Since the first living donor liver transplantation (LDLT) was performed by Raia
and colleagues in December 1988, LDLT has become the gold standard treatment
in countries where cadaveric organ donation is not sufficient. Adequate hepatic
venous outflow reconstruction in LDLT is essential to prevent graft congestion
and its complications including graft loss. However, this can be complex and
technically demanding especially in the presence of complex variations and
congenital anomalies in the graft hepatic veins.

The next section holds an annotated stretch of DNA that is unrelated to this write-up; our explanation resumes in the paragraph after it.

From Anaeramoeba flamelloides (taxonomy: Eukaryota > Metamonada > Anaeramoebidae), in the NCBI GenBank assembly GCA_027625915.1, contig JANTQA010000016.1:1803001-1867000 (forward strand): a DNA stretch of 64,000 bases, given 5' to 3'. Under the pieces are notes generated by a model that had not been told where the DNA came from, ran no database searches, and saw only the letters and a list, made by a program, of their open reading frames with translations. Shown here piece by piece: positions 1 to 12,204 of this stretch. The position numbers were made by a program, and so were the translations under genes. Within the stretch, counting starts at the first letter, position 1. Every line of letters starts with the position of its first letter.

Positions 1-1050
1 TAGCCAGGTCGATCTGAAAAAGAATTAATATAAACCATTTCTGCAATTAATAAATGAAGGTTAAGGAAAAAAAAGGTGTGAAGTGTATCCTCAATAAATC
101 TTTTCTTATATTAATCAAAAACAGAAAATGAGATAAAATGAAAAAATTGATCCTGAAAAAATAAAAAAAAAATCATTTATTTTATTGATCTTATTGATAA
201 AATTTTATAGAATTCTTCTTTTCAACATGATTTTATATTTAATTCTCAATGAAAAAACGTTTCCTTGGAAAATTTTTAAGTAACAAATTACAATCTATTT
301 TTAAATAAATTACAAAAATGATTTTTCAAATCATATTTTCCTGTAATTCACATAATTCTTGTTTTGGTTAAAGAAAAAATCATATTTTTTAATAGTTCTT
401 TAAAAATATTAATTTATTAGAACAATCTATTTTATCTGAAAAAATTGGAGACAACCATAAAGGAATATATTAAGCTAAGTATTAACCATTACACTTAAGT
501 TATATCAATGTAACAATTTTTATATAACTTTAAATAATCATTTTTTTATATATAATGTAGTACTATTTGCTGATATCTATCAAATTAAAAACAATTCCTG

Herein, we aimed to present two cases who underwent successful right lobe
LDLT using a right lobe liver graft with rudimentary or congenital absence of the
right hepatic vein and describe the utility of a common large opening drainage
model in such complex cases.
Thanks to this venous reconstruction model, none of the patients developed
postoperative complications related to venous drainage. Our experience with
venous drainage reconstruction models shows that congenital variations in the
hepatic venous structure of living liver donors are not absolute contraindications